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dc.contributor.authorGandra, Sumanth
dc.contributor.authorRam, Sanjay
dc.contributor.authorLevitz, Stuart M.
dc.date2022-08-11T08:08:10.000
dc.date.accessioned2022-08-23T15:45:01Z
dc.date.available2022-08-23T15:45:01Z
dc.date.issued2021-06-08
dc.date.submitted2021-06-14
dc.identifier.citation<p>Gandra S, Ram S, Levitz SM. The "Black Fungus" in India: The Emerging Syndemic of COVID-19-Associated Mucormycosis. Ann Intern Med. 2021 Jun 8. doi: 10.7326/M21-2354. Epub ahead of print. PMID: 34097436. <a href="https://doi.org/10.7326/M21-2354">Link to article on publisher's site</a></p>
dc.identifier.issn0003-4819 (Linking)
dc.identifier.doi10.7326/M21-2354
dc.identifier.pmid34097436
dc.identifier.urihttp://hdl.handle.net/20.500.14038/27445
dc.description.abstractIndia is experiencing a second wave of COVID-19, with 28.2 million cases reported as of this writing, although this is likely an underestimate; the true toll is estimated at more than 500 million cases. The unprecedented increase in COVID-19 cases during this second wave exposed the crippled health care system. Oxygen supplies have dwindled, hospitals have turned away patients because of a lack of beds, and shortages of critical medicines have occurred. In the midst of this crisis, a “syndemic” of rhino-orbito-cerebral mucormycosis infections has arisen, with nearly 9000 cases reported so far from several states in India. A syndemic recognizes the interactions between social and biological factors that result in more adverse disease outcomes. Compounding the crises are reported shortages of amphotericin B, the main drug used to treat mucormycosis. Although COVID-19–associated mucormycosis is not unique to India, emerging data indicate that the extraordinarily high prevalence is multifactorial, with contributions from poorly controlled diabetes, excessive use of corticosteroids and possibly antibiotics, and environmental exposure.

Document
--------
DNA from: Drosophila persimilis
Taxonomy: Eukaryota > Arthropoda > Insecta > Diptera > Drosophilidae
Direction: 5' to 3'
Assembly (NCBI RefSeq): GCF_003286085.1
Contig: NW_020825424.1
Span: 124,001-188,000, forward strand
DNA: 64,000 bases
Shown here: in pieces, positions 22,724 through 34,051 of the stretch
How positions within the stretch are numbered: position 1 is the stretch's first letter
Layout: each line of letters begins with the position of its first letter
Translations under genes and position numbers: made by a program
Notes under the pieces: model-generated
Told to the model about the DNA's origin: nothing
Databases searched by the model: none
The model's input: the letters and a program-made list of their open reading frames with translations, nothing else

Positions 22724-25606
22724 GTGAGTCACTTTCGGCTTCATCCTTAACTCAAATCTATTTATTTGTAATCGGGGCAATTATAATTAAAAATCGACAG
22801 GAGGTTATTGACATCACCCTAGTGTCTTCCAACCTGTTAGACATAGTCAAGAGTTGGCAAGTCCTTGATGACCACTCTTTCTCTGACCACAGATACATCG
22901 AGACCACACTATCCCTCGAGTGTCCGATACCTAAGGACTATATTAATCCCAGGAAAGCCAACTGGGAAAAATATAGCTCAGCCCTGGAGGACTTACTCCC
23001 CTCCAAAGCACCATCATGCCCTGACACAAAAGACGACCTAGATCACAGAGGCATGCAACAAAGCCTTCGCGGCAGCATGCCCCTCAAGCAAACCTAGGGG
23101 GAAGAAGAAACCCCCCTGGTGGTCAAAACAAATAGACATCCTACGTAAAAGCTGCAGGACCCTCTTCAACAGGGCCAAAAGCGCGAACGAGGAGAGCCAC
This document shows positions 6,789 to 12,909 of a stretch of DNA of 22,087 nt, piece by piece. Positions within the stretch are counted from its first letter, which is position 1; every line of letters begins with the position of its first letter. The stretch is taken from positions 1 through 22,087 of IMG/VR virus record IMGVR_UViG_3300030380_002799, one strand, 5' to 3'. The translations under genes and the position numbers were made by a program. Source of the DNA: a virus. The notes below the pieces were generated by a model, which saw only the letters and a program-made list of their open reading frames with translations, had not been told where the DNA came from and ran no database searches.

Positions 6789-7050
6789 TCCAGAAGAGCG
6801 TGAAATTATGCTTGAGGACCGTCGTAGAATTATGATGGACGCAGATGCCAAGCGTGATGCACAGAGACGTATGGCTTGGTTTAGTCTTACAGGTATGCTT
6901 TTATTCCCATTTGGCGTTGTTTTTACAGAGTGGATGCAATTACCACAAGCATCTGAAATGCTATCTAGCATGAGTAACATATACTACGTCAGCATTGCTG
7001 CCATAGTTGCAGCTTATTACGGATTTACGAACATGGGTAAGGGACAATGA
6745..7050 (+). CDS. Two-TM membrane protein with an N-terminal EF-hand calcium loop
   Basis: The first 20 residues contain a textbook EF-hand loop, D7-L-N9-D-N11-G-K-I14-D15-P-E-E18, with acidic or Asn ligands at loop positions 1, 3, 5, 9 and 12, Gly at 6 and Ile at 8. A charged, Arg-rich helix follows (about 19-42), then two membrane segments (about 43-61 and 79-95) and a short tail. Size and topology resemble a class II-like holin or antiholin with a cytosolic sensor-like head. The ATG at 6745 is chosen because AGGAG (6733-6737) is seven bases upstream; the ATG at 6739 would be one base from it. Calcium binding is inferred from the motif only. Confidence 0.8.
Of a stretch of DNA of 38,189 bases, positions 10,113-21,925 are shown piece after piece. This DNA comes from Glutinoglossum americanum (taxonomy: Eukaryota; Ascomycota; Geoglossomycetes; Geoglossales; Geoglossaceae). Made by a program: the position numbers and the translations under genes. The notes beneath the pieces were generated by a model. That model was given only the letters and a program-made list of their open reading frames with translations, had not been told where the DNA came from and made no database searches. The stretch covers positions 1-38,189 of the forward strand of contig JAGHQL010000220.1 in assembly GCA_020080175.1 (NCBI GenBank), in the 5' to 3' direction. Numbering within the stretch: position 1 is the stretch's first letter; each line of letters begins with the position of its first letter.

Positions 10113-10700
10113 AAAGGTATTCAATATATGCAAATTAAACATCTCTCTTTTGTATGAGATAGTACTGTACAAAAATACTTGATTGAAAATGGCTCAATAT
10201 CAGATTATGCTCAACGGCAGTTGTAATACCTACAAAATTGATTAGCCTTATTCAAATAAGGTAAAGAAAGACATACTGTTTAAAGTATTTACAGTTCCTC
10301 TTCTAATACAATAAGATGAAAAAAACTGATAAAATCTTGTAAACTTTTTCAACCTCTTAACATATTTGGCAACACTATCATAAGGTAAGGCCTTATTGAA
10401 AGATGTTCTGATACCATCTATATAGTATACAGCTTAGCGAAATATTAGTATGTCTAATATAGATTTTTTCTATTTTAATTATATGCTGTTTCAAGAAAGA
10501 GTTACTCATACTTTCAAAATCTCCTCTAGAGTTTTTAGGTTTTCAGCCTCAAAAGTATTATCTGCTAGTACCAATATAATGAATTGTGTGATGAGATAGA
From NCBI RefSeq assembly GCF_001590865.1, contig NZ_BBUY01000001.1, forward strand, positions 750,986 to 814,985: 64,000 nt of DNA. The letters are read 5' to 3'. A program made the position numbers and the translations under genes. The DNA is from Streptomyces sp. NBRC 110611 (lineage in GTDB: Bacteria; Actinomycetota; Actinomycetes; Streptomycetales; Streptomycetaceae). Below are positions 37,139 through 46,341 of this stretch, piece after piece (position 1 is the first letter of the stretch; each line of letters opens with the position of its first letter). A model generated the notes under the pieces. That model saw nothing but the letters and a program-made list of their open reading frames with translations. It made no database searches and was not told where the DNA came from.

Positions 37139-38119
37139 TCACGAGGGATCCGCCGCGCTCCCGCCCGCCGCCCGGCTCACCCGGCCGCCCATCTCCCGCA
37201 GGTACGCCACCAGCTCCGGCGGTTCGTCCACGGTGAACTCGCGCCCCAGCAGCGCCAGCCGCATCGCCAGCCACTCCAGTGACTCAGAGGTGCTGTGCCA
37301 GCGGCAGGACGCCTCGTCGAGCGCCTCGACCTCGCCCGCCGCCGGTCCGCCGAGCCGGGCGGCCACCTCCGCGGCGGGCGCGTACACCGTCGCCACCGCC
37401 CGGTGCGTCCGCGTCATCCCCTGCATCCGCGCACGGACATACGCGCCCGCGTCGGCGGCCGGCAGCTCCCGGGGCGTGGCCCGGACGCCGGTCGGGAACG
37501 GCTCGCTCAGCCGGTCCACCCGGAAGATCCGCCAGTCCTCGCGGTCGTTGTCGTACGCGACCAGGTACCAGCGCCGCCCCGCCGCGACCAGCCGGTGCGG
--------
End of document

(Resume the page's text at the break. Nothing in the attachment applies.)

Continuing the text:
dc.language.isoen_US
dc.relation<p><a href="http://www.ncbi.nlm.nih.gov/entrez/query.fcgi?db=pubmed&cmd=Retrieve&list_uids=34097436&dopt=Abstract">Link to Article in PubMed</a></p>
dc.relation.urlhttps://doi.org/10.7326/m21-2354
dc.subjectCOVID-19
dc.subjectMucormycosis
dc.subjectBacterial Infections and Mycoses
dc.subjectInfectious Disease
dc.subjectNutritional and Metabolic Diseases
dc.subjectVirus Diseases
dc.titleThe "Black Fungus" in India: The Emerging Syndemic of COVID-19-Associated Mucormycosis
dc.typeJournal Article
dc.source.journaltitleAnnals of internal medicine
dc.identifier.legacycoverpagehttps://escholarship.umassmed.edu/covid19/246
dc.identifier.contextkey23348821
html.description.abstract<p>India is experiencing a second wave of COVID-19, with 28.2 million cases reported as of this writing, although this is likely an underestimate; the true toll is estimated at more than 500 million cases. The unprecedented increase in COVID-19 cases during this second wave exposed the crippled health care system. Oxygen supplies have dwindled, hospitals have turned away patients because of a lack of beds, and shortages of critical medicines have occurred. In the midst of this crisis, a “syndemic” of rhino-orbito-cerebral mucormycosis infections has arisen, with nearly 9000 cases reported so far from several states in India. A syndemic recognizes the interactions between social and biological factors that result in more adverse disease outcomes. Compounding the crises are reported shortages of amphotericin B, the main drug used to treat mucormycosis. Although COVID-19–associated mucormycosis is not unique to India, emerging data indicate that the extraordinarily high prevalence is multifactorial, with contributions from poorly controlled diabetes, excessive use of corticosteroids and possibly antibiotics, and environmental exposure.</p>
dc.identifier.submissionpathcovid19/246
dc.contributor.departmentDepartment of Medicine, Division of Infectious Diseases and Immunology


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